January 22, 2024
  • 5:45 pm Podcasts breathe new life in radio station revamp
  • 2:10 pm Remember These Important Graduation Dates
  • 2:00 pm CSUEU Rally For Their New Contract
  • 12:08 pm Fall Convocation 2022: “The State of this University is Strong”
  • 9:37 pm Ogrin Brings the Thunder in Toros 12-3 rout; team plays for playoff championship tomorrow
  • 7:00 am Outstanding Professor Award Recipient’s Mic Drop Moment at Last Month’s Virtual Ceremony
  • 9:10 am Bookworms of the World Unite!
  • 7:46 pm Breaking News: All Students Living in Campus Housing Required to Receive COVID-19 Vaccine
  • 9:00 am CSUDH Esports Creates International Competition
  • 9:35 am Spring Commencement Ceremonies Get Brighter
  • 3:46 pm Breaking News: Spring Commencement Ceremonies Recieve Stadium Upgrade
  • 8:00 am Testing the Teachers (and All the Educators)
  • 9:30 am CSUDH Educators and School Employees, Vaccinated Next
  • 10:30 am For White People Only: Anti-Racism Workshop Addresses Racial Bias and Unity
  • 2:43 pm Greatness Personified: Remembering Kobe Bryant
  • 10:02 am Straight Down the Chimney and Into Your (Digital) Hands: Special Holiday Edition of The Bulletin!
  • 2:44 pm Did You Wake up Looking this Beautiful?
  • 11:43 am A Long History for University’s Newest Major
  • 5:15 pm Issue 5 of Bulletin Live! Collector’s Item! Worth its Weight in Digital Paper!
  • 4:06 pm Special Election Issue
  • 4:03 pm Three best Latinx Halloween & Horror Short Films available now on HBO Max
  • 9:49 am Issue 3 of CSUDH Bulletin Live if You Want It
  • 3:24 pm Hispanic Heritage Month Update
  • 2:00 pm South Bay Economic Forecast Goes Virtual
  • 3:52 pm BREAKING NEWS: Classes for Spring to be Online, CSU Chancellor Announces
  • 9:39 am “Strikes” and Solidarity
  • 8:30 am March Into History: Just 5 in 1970, CSUDH Growth Shaped by Historic Event
  • 8:30 am Will the Bulletin Make Today Tomorrow?
  • 9:04 am Different Neighborhoods Warrant Rubber Bullets or Traffic Control For Protesters
  • 5:07 pm STAFF EDITORIAL: Even Socially Distant, We All Have to Work Together
  • 5:47 pm Transcript of CSUDH President Parham’s Coronavirus Announcement
  • 10:46 am Cal State Long Beach Suspends Face-to-Face Classes; CSUDH Discussing Contingency Plans
  • 5:26 pm Things Black People Should be Able to Get Away with This Month
  • 10:25 am Latinx Students Need a Place to Call Home
  • 2:35 pm Will Time Run Out Before Funds for PEGS? [UPDATED]
  • 8:41 am Year of the Rat? What’s That?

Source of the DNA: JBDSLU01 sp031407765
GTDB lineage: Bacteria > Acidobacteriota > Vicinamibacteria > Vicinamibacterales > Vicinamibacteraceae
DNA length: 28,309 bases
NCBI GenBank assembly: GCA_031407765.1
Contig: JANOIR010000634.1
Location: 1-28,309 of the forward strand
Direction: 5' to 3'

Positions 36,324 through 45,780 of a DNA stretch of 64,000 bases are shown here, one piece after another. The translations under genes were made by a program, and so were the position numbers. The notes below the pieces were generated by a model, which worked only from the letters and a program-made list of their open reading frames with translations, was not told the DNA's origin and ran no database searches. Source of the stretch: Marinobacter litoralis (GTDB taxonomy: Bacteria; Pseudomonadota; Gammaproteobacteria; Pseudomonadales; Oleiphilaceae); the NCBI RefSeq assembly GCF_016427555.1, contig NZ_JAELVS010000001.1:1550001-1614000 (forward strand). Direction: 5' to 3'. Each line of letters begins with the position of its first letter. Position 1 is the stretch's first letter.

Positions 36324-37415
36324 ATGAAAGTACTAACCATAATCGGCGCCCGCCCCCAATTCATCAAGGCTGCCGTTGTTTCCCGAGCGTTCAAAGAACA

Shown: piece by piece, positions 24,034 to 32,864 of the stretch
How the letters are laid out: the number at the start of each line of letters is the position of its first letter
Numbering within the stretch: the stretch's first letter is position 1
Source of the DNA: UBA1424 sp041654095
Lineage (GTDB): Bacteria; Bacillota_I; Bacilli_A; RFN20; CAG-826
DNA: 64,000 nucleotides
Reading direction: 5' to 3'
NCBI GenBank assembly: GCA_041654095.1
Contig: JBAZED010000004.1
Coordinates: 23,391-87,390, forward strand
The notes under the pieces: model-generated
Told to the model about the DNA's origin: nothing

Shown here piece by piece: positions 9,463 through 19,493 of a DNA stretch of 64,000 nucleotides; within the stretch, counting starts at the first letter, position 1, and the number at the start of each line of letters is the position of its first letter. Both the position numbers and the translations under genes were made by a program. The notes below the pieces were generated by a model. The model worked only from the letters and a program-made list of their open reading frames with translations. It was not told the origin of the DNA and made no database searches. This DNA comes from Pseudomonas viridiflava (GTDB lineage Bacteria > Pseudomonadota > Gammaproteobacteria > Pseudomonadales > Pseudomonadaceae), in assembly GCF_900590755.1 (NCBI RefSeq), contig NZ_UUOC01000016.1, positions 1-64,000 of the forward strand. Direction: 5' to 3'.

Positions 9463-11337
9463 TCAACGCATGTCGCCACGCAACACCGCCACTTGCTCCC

• 6:20 am Artist Who Gave Life to Death and Inspired Countless Others Gets His Due at Dominguez Hills
  • 5:16 pm Why I’m Rooting for Dr. Cornel West
  • 5:00 pm Under Fire from the Feds, Vaping’s Future is Cloudy
  • 3:28 pm We’re Going to Need a Bigger Boat; Tsunami 3.0 Hits Campus, Enrollment Swells
  • 4:48 pm University Weathering a Wave of New Students
  • 9:21 pm The Bulletin’s Public Records Request Offers Springboard to Launch Gender Equity Discussion at CSUDH
  • 4:27 pm Black is the New Black: Raising the Capital on the “B” Word
  • 10:53 am Guns Up for Arrest: Student advocacy group pushes for CSU No Gun Zones–Including the Police
  • 4:09 pm Staff Editorial: Words on the First
  • 8:42 pm Carson Mayor Blasts Media, Landmark Libel Case in Keynote Address
  • 9:27 am Free Speech Week Calendar of Events Update
  • 6:02 am Food for Thought: 40% of Students are Food Insecure
  • 3:12 pm Academic Senate Rejects CSU GE Task Force & Report
  • 3:06 pm Work To Be Done
  • 5:56 pm ASI Elections: What You Need to Know
  • 8:02 pm CSUDH President Parham Announces Cancer Diagnosis
  • 9:47 am CSUDH Art Professor’s 20-Year Journey Results in First Local Showing of Film
  • 9:13 pm Free Speech or Free Hate area?
  • 9:08 pm CSUDH’s Best & Brightest Shine at Student Research Day
  • 9:05 pm Academic Senate Approves Gender Equity Task Force
  • 12:37 pm When Dr. Davis speaks, Toros Pay Close Attention
  • 3:38 pm Investing in the Future: Dr. Thomas A. Parham Reflects on the Past Eight Months and Contemplates​ the University’s Future
  • 3:24 pm Green Olive to Open By End of Feb; Starbucks Not Until Fall
  • 3:20 pm Gov. Newsom’s Proposed Budget Hailed for Extensive Funding Increases
  • 3:08 pm Out of the Classroom: Labor and Community Organizing Course Aims to Teach Students How to Organize for Social Justice